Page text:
Boromir question: Would he have fallen again?

So Boromir tries to take the ring by force, fails, and realises what he’s doing; and then proceeds to give his life to allow others to escape. He’s learned a valuable lesson.

So let’s say he isn’t killed then, but saved; he continues the journey with the Fellowship, and Frodo (for some reason) also stays.

Would Boromir inevitably try to take the ring again? How long would it have taken for him to forget the lesson he’s learned (or for the ring to find a new lever to use against him)? Essentially, how true was his redemption?

I think that if he had survived he would have removed himself from the ring’s presence and from its influence. Remember, he never *held *the ring so it held limited influence over him.

However, upon reflection, he couldn’t exactly return home either, considering Denethor. And he couldn’t stay away either, considering his loyalty to Gondor.

Life would have become rapidly very difficult for Boromir. I simply can’t conceive of what he’d do…he was meant to die, and he had to die, to clear the path for Frodo and to cause the Fellowship to split up. It’s like Judas - he had to betray Jesus so jesus would die for his followers.

If he stayed with the Fellowship, the whole sequence of events would have been changed. Are we presuming that

a) Somehow the entire Fellowship escapes from the Uruk-Hai? How? Do they continue to Mordor?
b) That Pippin and Merry are still captured by the Uruk-Hai? In this case, what happens to Frodo and Sam? How do they escape the Uruk-Hai?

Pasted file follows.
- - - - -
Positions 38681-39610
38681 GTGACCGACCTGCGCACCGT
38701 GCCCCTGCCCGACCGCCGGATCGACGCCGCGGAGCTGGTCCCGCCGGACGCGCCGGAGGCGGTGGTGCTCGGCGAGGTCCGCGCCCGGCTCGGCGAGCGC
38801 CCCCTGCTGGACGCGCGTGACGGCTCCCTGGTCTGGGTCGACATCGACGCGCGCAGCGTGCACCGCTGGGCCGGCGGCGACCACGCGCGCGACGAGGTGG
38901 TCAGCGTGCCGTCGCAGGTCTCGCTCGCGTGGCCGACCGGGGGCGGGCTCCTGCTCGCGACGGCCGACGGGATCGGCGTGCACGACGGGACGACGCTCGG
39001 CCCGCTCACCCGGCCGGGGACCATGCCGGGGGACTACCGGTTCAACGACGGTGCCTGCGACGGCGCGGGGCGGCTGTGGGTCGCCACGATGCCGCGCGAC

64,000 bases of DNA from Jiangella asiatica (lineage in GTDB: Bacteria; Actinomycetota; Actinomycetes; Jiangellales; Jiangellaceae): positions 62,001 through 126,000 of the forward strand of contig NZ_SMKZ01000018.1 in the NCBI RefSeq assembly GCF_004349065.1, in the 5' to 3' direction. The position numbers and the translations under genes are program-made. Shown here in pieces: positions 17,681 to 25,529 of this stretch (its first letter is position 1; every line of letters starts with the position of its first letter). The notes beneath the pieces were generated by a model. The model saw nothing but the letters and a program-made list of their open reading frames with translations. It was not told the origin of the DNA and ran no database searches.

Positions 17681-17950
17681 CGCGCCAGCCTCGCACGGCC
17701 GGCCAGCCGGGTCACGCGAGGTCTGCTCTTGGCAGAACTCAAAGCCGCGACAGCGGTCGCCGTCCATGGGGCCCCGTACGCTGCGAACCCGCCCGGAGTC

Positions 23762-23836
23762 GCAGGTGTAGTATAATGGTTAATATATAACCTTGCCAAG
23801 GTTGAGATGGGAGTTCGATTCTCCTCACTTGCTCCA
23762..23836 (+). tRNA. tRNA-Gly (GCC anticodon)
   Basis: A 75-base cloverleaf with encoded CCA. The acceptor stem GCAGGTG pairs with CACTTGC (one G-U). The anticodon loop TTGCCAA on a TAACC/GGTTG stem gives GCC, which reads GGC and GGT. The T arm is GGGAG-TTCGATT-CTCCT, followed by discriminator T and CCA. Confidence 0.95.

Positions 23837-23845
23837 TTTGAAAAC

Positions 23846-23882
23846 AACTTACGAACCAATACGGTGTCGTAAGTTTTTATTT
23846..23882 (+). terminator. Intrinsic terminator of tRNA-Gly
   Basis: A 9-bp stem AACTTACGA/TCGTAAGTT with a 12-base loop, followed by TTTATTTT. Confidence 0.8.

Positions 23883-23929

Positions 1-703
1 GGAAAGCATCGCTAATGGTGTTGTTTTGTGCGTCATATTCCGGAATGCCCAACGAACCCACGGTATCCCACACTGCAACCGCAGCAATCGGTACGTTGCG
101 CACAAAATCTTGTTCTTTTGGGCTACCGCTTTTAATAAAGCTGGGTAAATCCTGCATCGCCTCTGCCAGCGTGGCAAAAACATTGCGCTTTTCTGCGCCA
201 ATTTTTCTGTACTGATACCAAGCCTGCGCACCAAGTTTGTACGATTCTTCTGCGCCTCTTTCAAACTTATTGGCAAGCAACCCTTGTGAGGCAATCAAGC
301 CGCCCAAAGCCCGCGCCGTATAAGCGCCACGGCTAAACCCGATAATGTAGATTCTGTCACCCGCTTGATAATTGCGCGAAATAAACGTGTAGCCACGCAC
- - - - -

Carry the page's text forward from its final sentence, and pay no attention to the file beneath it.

c) If Frodo is still with them, then the chase for Pippin and Merry takes on a distance second. Do all - Legolas, Gimli, Boromir, Sam, and Frodo - proceed on towards Mordor?
d) Or does Frodo leave on his own?

I guarantee you if Boromir doesn’t leave, Frodo would.

Why? Denethor didn’t know that the ring was extant; the notion that Boromir was sent to Imladris to attend a council to decide its fate is an invention of the movie (and one that doesn’t make any sense. How did this message get sent so quickly? Did Elrond send a fax, an email, or a telegram? Did Boromir teleport from Gondor?)

Life would have become rapidly very difficult for Boromir. I simply can’t conceive of what he’d do…he was meant to die, and he had to die, to clear the path for Frodo and to cause the Fellowship to split up. It’s like Judas - he had to betray Jesus so jesus would die for his followers.

If he stayed with the Fellowship, the whole sequence of events would have been changed. Are we presuming that

a) Somehow the entire Fellowship escapes from the Uruk-Hai? How? Do they continue to Mordor?
b) That Pippin and Merry are still captured by the Uruk-Hai? In this case, what happens to Frodo and Sam? How do they escape the Uruk-Hai?
c) If Frodo is still with them, then the chase for Pippin and Merry takes on a distance second. Do all - Legolas, Gimli, Boromir, Sam, and Frodo - proceed on towards Mordor?
d) Or does Frodo leave on his own?

I guarantee you if Boromir doesn’t leave, Frodo would.
[/QUOTE]